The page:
Leaning in as the Startup GC

Jeremy Muhlfelder
December 3, 2021

Transitioning from law firm life to a high-growth startup is rarely a smooth transition. There are inevitably surprises, curve-balls, and tough conversations that leave one hungry for guidance. In this Fireside chat, we sit down with Jeremy Muhlfelder, now the Lead Counsel at VRChat - a social virtual reality (VR) platform that allows users to easily build social VR content. We discuss his transition from Wilson Sonsini, the challenges of his new role, and advice he would give others making the same transition.

Why transition to a GC Startup role? Why now? What hesitations did you have in making the jump?

I’ve been working with start-ups since I was a freshman in college, and as someone interested in following technology trends, mixed reality (which includes VR, augmented reality (AR) and everything in between) has been a focus of mine for a while.  I started my legal career in the Bay Area doing a mix of corporate and blockchain regulatory work and VRChat happened to be one of my clients.   I got looped into working with them when I was a summer intern and mentioned to a senior attorney my interest in mixed reality - they immediately became one of my favorite clients and it has really come full circle.

In terms of my career trajectory, I admittedly didn’t have much interest in becoming a partner at a law firm.  I loved my clients and helping them from the outside but missed being part of the team, building something I believed in.  Law firms have a lot to offer smart young attorneys, but when you cost your clients hundreds of dollars every time they reach out to you, you’re not going to be in the loop as much as someone on the inside.  You’ll help on the matters you’re an expert in, but you don’t always get to dabble in the new, cutting edge areas where technology drives law.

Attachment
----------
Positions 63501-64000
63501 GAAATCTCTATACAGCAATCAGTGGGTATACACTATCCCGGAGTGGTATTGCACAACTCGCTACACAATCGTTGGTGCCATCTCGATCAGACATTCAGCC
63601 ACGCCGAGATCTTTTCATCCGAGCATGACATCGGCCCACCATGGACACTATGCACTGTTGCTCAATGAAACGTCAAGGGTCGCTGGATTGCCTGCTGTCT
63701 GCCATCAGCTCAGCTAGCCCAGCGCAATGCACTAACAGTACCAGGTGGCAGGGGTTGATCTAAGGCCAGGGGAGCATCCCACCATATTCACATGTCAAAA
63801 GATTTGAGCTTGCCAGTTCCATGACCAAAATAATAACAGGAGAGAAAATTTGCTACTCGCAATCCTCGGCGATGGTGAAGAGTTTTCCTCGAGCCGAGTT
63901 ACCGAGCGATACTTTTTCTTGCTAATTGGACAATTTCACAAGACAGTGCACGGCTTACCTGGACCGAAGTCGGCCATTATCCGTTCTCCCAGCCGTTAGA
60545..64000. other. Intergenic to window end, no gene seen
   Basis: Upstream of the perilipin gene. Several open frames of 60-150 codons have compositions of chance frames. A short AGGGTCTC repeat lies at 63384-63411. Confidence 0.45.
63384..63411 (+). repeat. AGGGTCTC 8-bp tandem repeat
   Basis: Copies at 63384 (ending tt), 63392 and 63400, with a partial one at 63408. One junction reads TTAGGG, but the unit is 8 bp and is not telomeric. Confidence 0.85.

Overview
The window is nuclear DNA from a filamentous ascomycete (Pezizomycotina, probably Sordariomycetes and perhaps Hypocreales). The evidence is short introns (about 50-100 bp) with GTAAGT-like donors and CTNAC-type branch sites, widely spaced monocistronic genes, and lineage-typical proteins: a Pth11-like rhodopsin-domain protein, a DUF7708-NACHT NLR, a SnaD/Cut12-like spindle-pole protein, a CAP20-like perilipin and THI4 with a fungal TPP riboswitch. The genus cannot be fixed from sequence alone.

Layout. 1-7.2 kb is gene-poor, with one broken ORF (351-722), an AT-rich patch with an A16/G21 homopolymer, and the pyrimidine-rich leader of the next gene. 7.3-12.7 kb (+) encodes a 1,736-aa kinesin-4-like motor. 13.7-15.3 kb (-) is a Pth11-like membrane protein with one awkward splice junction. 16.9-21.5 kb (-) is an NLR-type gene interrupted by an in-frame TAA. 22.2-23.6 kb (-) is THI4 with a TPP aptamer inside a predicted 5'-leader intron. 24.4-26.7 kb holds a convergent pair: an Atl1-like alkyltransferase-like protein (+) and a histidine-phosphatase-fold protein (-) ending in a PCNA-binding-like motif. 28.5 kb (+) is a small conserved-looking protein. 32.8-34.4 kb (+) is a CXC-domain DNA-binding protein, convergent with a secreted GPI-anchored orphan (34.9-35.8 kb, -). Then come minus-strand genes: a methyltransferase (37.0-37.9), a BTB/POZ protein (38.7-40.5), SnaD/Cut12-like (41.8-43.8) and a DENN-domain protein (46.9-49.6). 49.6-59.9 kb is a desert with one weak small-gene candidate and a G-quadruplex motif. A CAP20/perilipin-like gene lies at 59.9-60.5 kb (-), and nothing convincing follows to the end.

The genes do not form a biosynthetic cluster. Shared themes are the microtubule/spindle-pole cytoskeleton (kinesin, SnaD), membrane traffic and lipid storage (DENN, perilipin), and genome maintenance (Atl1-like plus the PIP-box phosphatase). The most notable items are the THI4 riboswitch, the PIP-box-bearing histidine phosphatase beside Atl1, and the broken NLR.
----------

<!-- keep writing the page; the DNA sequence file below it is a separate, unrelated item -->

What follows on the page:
As time went on, I considered what company would let me develop as a lawyer, while also developing other skills beyond that.  I also wanted to find a company whose mission, technology and business model I believed in. Then, earlier this year I had a bit of a realization. I think the pandemic gave everyone a bit of perspective, that life goes by fast and you need to prioritize what you’re passionate about.  I decided the time was right to take a leap of faith and find a landing spot with a start-up.  I had been networking with various companies but VRChat was always at the top of my list.  Luckily, my existing relationship with and knowledge of the company, combined with some serendipitous timing, allowed things to work out.

In terms of hesitations, it’s tough to leave a safe big-law job with lockstep pay increases and a clear path towards promotions.  It’s also a big change to jump from a law firm where there are standard processes, a fairly clear set of directions on each task and a standard understanding of who reviews your work, to a start-up where you have to be comfortable being uncomfortable.  

It isn’t always easy, but each day presents me with new issues and keeps me on my toes.  Some days feel like I’m in school again, going through the academic exercise of learning new substantive areas of the law.  My favorite part, though, is working on an exciting “new” technology where we don’t yet have all of the answers.  Just as you see regulators grappling with how to handle the moral and legal issues of the internet, social media and other existing internet spaces, we’ll need to define the rules of virtual worlds.  Working at the intersection of law and technology is why I went to law school in the first place, so it’s awesome getting to think about these topics every day.